Bank Statements help keep track on spending
A bank statement is a summary of financial transactions that happened at a certain institution during a specific time period. For example, a typical bank statement may show your deposits and withdrawals for a month. Bank statements allow you to check for errors, watch for suspicious activity, and track your spending.
Though a lot of people might know what a Bank Statement means, some always find it difficult to read and understand it. Here is a chance to learn how to read your Bank Statement and it is not as hard as you might think it is.
One of the benefits of reading your bank statement is that it will enable you to track your finances to know when you are overshooting your budget.
The evolution of technology has made it easier for you to access your bank statement at your comfort zone and there are a number of reasons why you will be in need of your bank statement. These include when you are applying for a loan, when in need of mortgage loan or for permanent residency/schooling outside the country and it is appropriate that you should be able to read them in order to be able to answer some of the questions that they might be able to throw at you.
Here are tips that will serve as a guide on how to read your bank Statement
1. PERSONAL INFORMATION/ACCOUNT DETAILS
The first thing to do when you get your account is to check your name and account number. The reason for doing so is to be sure that there is no mistake with your name and also to be sure that you are reading your own statement of account.
You can access your account using your debit card pin, or your account number. There some banks that encode the bank statement that you can read it using your account number.
2. STATEMENT PERIOD
Bank Statement is usually sent to you every month, gone are those days that you have to queue in the banking hall just to get your statement. With the evolution of technology, you can now get your bank statement of account sent to your mail which you can access using the account number of your debit cards pin.
Having received your statement of result and you have ensured through that your name and the account number is correct, the next thing to do is to check the date the statement covers.
Bank statement is usually sent every month, though there is a quarterly and yearly statement. Confirmation of the date will guide you on what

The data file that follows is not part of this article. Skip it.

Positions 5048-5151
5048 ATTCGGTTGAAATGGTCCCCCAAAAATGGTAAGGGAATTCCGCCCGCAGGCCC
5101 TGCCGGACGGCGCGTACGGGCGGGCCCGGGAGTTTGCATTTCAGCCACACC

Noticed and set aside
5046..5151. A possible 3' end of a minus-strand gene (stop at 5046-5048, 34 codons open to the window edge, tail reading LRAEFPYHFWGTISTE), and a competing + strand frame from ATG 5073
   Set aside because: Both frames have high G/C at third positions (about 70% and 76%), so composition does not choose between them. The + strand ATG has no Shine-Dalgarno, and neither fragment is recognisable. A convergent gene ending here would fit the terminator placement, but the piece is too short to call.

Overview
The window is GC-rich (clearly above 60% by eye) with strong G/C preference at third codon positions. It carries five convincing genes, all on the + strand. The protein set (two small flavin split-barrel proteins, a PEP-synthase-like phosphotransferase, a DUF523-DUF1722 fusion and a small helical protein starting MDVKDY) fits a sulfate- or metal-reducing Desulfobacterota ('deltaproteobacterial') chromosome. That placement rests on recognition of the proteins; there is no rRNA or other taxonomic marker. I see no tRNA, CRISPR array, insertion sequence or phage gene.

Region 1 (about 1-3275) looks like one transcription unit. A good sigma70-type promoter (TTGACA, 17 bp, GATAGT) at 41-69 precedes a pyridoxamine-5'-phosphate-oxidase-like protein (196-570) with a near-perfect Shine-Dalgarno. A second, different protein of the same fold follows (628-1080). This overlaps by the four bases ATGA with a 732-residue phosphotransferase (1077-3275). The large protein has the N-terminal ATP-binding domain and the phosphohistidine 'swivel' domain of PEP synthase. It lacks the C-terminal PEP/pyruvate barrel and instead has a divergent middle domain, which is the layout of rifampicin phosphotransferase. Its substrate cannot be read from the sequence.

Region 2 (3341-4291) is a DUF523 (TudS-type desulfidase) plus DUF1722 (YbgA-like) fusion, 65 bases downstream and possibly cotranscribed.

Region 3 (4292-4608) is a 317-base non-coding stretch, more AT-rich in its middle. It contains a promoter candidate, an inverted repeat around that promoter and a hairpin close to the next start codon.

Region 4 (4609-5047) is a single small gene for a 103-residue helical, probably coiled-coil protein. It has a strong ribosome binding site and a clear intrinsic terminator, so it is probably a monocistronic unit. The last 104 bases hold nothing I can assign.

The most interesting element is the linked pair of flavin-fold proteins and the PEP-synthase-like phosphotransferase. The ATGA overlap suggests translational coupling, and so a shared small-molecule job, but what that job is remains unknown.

period of your financial history the statement is about as it is critical to the bank balances.
3. STATEMENT SUMMARY
Most bank statements will give you a snapshot of your account by providing the opening and closing balance, there is the uncleared and cleared balance. The balance column is also very important.
Opening balance shows the balance in your account at the beginning of the month or beginning of the statement period while closing balance gives you the balance in your account at the end of the period the statement covers.
Cleared and uncleared balances refer to cheque/s you paid into your account. When cleared, it means that the Cheque has gone through clearing successfully and this will form part of your closing balance otherwise the Cheque is still in clearing and the value will not reflect in your closing balance.
The balance column shows the balance after every debit or credit transaction consummated on your account.
4. DEPOSIT DETAILS
All deposits during the statement’s period are in a column, deposits include cash and Cheque lodgements, including interest paid to you by your bank during the period covered by the statement. You will be able to verify all cash and cheques that were paid into your account during this period including the amount of interest the bank has paid into your account if your account is interest bearing.
This column will also contain reversals of excess charges, wrong debits now reversed and all other credits into your accounts by the bank. The narration part will let you know what the amount credited into your account is for.
5. WITHDRAWAL DETAILS
All withdrawals during the period covered by the statement are in another column. Funds paid from your account to a third party including your personal cash withdrawals are in this column.
This column contains charges debited into your account by your bank, AMC and statutory charges like VAT on Account Maintenance Charges, Stamp duty charges, withholding Tax and other statutory charges. The column also contains reversal of wrong credit into your account and all other withdrawals due from your account.
6. BANK CHARGES
This is the most important reason to check your bank statement. All charges can be found in the withdrawal column of your statement of a bank account.
Bank charges include Account Maintenance Charges (AMC), VAT on AMC, Stamp Duty Charges, Withholding Tax and all other bank
7. BANK INTEREST
Some banks pay interest on their checking accounts. If you earned interest during the period, your bank statement will show how much you earned. If you have multiple savings accounts under the same umbrella account, the statement may show the total interest paid as well as the total interest for each account.
Some banks will also list the amount of interest you’ve earned over the life of the account.
8. ERRORS CHECK
Although you may not find them very often, mistakes do happen from time to time. It is essential that you comb through each and every detail of your bank statement, looking for errors. You never know when you will get charged for something you didn’t purchase, or get hit with a fee that is not fair.
If you don’t catch this on your bank statement, chances are that it will go unnoticed. If you find a fee that you think is unwarranted, be sure to call up the customer service line or your account officer and ask that it be removed from your account.